upheaval leads to a feeling of rebirth
   Stage VI - Emersion
         There is a withdrawal from the previous frantic search and a
         new identity that is characterized of immersion and the
         embracing of a new community of reeducated Whites where
         one can be rejuvenated and empowered in continuing one’s
         identity development.
Immersion and Emersion
   I know that I did not personally participate in
    the horror of slavery, and I don’t even know
    whether my ancestors owned slaves. But I
    know that because I am White, I continue to
    benefit from a racist system that stems from
    the slavery era.
   Stage VII - Autonomy
     Cognitively  complex and flexible person opened to
      opportunities to learn about other cultural groups.
      Work toward eliminating other forms of oppression
      (e.g. sexism, ageism). Opts to not be involved in
      activities that perpetuate racial oppression.
White Racial Consciousness
Development Model Ponterotto, 1988
   Pre-exposure
   Exposure
   Zealot-Defensive
   Integration
White Racial Consciousness
Development Model
    Pre-exposure
      Individuals have given little thought to MC issues.
       Generally naive about racial issues and their
       inherited privileges as Whites in America.
      Often believe that racism no longer exists and do
       not understand or comprehend the subtle notion of
White Racial Consciousness
Development Model
   Exposure
     Individuals enter stage when first confronted with
        MC issues (generally in MC course if student).
          Begin to understand institutional issues and issues
          faced by minority-group members. Initially, students
          feel a sense of empowerment over new and accurate
          info, but begin to realize that they have been lied to
          throughout their education.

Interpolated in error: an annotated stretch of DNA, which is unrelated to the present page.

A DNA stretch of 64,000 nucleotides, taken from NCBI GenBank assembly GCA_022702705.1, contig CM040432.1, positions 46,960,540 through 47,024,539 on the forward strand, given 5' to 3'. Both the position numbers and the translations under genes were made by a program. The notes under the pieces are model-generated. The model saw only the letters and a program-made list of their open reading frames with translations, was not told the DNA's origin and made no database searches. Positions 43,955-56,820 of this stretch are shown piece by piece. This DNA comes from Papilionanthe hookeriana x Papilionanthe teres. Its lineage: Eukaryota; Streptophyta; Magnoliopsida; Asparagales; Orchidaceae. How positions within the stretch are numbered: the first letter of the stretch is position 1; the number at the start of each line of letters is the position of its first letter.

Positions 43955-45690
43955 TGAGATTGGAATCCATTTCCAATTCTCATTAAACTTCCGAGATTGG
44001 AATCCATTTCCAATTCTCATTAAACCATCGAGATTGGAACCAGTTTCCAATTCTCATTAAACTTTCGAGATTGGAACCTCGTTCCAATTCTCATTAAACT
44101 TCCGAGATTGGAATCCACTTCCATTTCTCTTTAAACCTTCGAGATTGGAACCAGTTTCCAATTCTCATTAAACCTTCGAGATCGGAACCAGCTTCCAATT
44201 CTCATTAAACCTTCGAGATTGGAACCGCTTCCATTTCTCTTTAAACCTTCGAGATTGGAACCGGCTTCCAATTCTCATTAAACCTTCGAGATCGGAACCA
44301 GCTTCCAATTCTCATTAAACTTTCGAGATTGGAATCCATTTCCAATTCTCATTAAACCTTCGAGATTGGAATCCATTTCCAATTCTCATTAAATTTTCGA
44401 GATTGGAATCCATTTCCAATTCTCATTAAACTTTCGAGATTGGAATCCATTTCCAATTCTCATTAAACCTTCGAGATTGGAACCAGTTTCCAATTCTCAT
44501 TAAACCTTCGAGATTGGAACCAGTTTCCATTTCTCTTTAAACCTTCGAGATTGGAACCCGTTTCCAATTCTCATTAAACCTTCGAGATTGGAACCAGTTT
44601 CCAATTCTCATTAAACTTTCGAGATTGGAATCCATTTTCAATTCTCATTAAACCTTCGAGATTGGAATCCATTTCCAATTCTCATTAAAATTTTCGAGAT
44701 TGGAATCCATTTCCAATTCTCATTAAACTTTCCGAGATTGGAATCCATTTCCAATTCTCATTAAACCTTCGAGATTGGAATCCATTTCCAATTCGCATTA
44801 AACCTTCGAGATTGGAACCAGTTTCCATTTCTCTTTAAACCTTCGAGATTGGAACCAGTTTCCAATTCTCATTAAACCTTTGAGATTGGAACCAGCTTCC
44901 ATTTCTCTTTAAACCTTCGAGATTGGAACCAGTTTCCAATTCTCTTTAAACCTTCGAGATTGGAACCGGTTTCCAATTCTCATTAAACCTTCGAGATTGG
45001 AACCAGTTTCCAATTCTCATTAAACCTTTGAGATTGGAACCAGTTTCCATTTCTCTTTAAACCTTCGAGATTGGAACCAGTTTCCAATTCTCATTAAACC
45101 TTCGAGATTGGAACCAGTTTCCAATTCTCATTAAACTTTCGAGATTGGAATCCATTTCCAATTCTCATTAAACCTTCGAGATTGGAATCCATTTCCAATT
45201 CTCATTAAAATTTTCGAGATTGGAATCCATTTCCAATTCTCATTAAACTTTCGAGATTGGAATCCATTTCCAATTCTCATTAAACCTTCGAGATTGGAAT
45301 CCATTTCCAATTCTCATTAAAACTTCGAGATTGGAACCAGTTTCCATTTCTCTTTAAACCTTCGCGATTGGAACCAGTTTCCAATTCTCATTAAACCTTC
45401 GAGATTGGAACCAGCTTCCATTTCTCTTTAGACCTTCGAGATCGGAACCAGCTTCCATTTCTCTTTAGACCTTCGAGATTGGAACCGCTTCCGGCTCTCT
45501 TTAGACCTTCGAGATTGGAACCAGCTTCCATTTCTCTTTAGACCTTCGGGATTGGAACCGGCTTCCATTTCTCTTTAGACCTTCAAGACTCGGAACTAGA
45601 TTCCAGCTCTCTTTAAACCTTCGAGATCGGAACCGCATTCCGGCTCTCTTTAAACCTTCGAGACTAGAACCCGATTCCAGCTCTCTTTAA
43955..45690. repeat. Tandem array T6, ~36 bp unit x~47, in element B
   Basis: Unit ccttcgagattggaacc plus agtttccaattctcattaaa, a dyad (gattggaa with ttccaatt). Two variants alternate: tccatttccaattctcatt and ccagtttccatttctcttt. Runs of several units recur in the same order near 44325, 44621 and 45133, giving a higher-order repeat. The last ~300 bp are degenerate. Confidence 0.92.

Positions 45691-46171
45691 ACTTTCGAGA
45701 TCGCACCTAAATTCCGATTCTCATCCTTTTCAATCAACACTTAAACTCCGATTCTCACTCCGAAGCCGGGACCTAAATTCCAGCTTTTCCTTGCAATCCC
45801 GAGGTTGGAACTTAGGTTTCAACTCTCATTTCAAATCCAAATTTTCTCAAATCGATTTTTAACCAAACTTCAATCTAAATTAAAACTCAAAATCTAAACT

   Begin to feel angry and guilt at the same time.
White Racial Consciousness
Development Model
   Zealot-Defensive
     Some   response zealously and become pro-minority
      in philosophy, dealing with their guilt
     Some respond to their anger and guilt in a
      defensive manner taking information defensively
      and withdrawing from the topic, with students sitting
      at the back of the class, with seldom or stop of
      participation in the class, avoiding eye contact with
      professor - blaming the professor as anti-White.
White Racial Consciousness
Development Model
    Integration
      Individuals are able to process and openly discuss
       feelings, accepting realities of modern racism and
       acknowledging their own contribution to racism.
      They feel good as members of White cultural
       group, wanting to know more about other groups,
       often devoting energy to other identity
       commitments such as gender to combat sexism or
Models of White Identity
    Hardiman, 1982
    Ponterotto, 1988
    Helms, 1992
    Sabnani, Ponterotto, and Borodovsky, 1991
Integration of Models
   PreExposure/PreContact
     Person  is unaware of social expectations and roles
      with regard to race. They have not yet begun to
      explore their own racial identity. There is an
      unconsciousness of whiteness, acceptance to
   Conflict
     Race  relations knowledge, an expansion of
      knowledge about race and racial interactions,
      new information challenges individual about
     Pressure to confirm from white acquaintances,
      wishing to uphold nonracist attitudes
   ProMinority/Actiracism
     Strong  pro minority
     Self focused anger or guilt

   Retreat into White Culture
     Retreatfrom minorities, challenged by peers who
      sense a disloyalty and betrayal
     Also questioned by minorities
   Redefinition
     More  balance identity
     Recognize their responsibilities
     Non racist identity
     Healed and healthy sense of self
     Flexible and opened to cultural learning